Esther Jane Williams was born in Los Angeles on Aug. 8, 1921, the fifth and last child of Lou and Bula Williams. Her father was a sign painter; her maternal grandparents had come west to Utah in a Conestoga wagon after the Civil War. Unwanted by a mother who was tired of raising children, Esther was turned over to her 14-year-old sister, Maurine. The family’s chief breadwinner was her brother Stanton. A silent movie star at the age of 6, Stanton died of a twisted intestine when he was 16 and Esther was 8.
That summer she learned to swim. From the beginning, Ms. Williams wrote in her autobiography, “I sensed the water was my natural element.” She counted wet towels at the neighborhood pool to earn the nickel a day it cost to swim there. The male lifeguards taught her the butterfly, a stroke then used only by men, and, at the Amateur Athletic Union championships in 1939, the butterfly won her a gold medal in the 300-meter medley relay.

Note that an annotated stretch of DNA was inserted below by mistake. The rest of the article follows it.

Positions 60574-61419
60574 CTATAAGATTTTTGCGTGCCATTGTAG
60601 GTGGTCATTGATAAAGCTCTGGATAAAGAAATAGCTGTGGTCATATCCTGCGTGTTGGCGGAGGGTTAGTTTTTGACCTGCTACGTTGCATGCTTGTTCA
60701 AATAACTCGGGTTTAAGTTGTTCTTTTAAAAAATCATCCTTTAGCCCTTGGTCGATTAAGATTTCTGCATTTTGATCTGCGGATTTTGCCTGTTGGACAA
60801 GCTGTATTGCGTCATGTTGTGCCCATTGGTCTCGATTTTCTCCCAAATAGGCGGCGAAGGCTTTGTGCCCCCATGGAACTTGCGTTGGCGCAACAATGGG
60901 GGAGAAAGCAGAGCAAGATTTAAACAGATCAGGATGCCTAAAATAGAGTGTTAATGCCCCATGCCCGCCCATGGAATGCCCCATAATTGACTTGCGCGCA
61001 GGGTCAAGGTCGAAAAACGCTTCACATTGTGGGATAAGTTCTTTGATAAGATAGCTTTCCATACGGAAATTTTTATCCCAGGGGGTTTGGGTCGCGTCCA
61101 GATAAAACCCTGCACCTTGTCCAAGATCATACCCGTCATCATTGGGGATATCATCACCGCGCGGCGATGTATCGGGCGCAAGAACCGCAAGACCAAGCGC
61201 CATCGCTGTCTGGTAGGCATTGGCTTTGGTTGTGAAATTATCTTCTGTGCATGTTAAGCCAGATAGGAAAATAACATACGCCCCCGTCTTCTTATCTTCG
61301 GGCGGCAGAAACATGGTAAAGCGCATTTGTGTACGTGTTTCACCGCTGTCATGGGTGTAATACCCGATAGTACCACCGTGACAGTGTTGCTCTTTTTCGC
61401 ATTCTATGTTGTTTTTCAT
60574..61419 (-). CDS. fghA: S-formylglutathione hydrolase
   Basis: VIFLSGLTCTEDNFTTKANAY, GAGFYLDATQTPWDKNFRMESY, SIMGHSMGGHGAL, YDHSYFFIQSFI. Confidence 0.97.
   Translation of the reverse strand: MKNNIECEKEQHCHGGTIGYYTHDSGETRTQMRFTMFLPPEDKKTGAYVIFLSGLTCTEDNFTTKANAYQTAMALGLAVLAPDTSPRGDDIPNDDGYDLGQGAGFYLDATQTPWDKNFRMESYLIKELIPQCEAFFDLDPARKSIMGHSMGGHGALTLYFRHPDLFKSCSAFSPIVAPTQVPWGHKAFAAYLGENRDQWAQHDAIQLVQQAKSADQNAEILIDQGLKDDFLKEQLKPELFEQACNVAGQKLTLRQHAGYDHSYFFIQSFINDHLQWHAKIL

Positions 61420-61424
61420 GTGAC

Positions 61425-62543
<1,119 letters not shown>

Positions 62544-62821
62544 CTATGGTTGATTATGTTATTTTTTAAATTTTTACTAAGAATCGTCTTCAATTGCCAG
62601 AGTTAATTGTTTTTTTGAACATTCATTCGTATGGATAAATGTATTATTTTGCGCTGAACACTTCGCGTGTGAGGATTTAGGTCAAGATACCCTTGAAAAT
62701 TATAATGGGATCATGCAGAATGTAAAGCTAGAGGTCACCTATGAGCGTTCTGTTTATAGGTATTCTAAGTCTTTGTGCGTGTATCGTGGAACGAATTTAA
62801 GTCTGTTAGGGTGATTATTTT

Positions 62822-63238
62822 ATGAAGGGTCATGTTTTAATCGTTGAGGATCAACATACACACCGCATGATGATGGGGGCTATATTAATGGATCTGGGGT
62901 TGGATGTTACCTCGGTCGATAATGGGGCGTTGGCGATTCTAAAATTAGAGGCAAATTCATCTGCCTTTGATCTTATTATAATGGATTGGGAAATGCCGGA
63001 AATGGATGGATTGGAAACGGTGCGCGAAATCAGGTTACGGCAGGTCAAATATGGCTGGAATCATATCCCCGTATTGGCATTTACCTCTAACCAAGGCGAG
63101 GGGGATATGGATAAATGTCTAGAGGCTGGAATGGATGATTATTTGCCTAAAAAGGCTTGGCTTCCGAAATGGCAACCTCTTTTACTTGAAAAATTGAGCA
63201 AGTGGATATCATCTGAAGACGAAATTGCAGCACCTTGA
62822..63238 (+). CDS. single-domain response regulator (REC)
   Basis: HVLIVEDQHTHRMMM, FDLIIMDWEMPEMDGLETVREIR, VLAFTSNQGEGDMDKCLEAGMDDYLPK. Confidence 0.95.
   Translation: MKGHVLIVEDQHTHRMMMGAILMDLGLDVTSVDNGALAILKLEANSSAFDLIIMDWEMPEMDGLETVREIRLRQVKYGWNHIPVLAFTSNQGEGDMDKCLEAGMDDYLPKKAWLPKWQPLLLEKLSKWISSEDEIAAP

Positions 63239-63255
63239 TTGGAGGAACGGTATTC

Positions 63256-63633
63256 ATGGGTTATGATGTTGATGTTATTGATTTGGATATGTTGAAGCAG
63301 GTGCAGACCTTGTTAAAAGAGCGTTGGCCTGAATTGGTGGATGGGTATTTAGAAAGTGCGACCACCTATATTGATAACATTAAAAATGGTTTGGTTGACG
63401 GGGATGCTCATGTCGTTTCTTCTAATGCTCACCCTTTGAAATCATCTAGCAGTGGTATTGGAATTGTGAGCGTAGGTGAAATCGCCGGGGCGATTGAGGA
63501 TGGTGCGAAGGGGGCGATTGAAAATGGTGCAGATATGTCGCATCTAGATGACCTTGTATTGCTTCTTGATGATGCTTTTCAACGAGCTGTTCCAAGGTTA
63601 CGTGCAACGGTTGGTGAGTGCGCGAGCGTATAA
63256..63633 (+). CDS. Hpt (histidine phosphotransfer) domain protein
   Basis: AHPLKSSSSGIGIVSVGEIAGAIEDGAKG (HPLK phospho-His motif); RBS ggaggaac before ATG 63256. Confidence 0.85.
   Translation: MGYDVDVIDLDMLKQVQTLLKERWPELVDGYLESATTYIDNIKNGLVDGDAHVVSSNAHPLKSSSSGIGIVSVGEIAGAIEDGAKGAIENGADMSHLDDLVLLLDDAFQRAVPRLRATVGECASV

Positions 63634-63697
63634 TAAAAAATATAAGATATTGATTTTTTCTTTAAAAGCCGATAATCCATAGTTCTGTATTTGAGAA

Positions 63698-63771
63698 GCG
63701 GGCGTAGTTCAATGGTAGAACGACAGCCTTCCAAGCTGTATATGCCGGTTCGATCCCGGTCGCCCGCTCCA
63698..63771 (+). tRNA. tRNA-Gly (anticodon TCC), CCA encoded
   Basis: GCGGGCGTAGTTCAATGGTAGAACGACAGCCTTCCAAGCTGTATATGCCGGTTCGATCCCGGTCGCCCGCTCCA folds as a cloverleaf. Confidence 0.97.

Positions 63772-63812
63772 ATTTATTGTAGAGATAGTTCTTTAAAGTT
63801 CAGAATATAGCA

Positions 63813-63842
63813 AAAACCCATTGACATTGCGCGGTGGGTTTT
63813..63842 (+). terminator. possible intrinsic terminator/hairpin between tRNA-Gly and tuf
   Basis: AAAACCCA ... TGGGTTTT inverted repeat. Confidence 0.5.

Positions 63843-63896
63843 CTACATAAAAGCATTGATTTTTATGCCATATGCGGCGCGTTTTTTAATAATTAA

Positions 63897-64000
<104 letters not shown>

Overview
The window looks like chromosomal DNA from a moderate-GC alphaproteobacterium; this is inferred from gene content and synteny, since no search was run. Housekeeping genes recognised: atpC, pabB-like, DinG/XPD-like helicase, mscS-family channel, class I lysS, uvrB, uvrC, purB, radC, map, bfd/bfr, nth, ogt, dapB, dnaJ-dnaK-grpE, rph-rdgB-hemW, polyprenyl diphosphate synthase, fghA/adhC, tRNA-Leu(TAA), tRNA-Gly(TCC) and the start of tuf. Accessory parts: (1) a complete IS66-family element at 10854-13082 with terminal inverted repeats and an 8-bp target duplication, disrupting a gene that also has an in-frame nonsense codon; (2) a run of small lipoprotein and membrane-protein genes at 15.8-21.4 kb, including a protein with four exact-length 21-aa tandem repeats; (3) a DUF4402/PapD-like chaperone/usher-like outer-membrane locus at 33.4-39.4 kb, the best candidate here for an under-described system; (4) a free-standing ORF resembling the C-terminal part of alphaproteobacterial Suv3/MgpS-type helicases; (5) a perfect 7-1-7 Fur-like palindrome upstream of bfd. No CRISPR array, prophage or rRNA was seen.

Three years earlier, 20th Century Fox had signed the Norwegian ice skater Sonja Henie, a three-time Olympic gold medalist, and turned her into a movie star in a series of skating movies, and Louis B. Mayer, who ran MGM, wanted to match Fox. The studio found Ms. Williams performing in Billy Rose’s Aquacade at the San Francisco World’s Fair. She was, as she put it, learning to “swim pretty” in tandem with Johnny Weissmuller, a former Olympic gold medalist who was already the star of MGM’s “Tarzan” films.
At first, Ms. Williams was one of two dozen MGM contract players who had, she wrote, “a look, a voice, a sparkle or a smolder.” Few lasted more than a year. To test audience reaction to her, Ms. Williams was given the role of Mickey Rooney’s love interest in an Andy Hardy movie. Half a dozen starlets — including Lana Turner, Judy Garland and Kathryn Grayson — had already been tested that way. Fan mail response to the film, “Andy Hardy’s Double Life” (1942), was unequivocal: Audiences loved the girl in the two-piece swimsuit.